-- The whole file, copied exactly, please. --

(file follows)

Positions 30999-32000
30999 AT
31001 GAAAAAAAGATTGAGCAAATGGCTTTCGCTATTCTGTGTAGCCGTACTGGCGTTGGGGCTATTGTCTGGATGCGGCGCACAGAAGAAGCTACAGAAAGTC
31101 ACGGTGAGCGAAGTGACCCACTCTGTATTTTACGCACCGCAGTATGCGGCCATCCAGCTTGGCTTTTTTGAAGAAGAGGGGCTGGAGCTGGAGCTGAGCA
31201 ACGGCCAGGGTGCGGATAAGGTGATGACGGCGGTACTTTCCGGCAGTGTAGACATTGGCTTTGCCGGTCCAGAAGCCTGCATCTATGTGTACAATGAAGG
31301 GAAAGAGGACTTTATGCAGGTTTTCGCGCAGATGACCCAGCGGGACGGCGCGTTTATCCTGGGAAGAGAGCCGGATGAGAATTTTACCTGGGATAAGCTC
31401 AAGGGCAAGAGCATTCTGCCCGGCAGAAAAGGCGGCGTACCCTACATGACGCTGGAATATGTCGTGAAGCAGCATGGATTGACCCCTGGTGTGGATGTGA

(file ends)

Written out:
Positions 30999-32000
30999 AT
31001 GAAAAAAAGATTGAGCAAATGGCTTTCGCTATTCTGTGTAGCCGTACTGGCGTTGGGGCTATTGTCTGGATGCGGCGCACAGAAGAAGCTACAGAAAGTC
31101 ACGGTGAGCGAAGTGACCCACTCTGTATTTTACGCACCGCAGTATGCGGCCATCCAGCTTGGCTTTTTTGAAGAAGAGGGGCTGGAGCTGGAGCTGAGCA
31201 ACGGCCAGGGTGCGGATAAGGTGATGACGGCGGTACTTTCCGGCAGTGTAGACATTGGCTTTGCCGGTCCAGAAGCCTGCATCTATGTGTACAATGAAGG
31301 GAAAGAGGACTTTATGCAGGTTTTCGCGCAGATGACCCAGCGGGACGGCGCGTTTATCCTGGGAAGAGAGCCGGATGAGAATTTTACCTGGGATAAGCTC
31401 AAGGGCAAGAGCATTCTGCCCGGCAGAAAAGGCGGCGTACCCTACATGACGCTGGAATATGTCGTGAAGCAGCATGGATTGACCCCTGGTGTGGATGTGA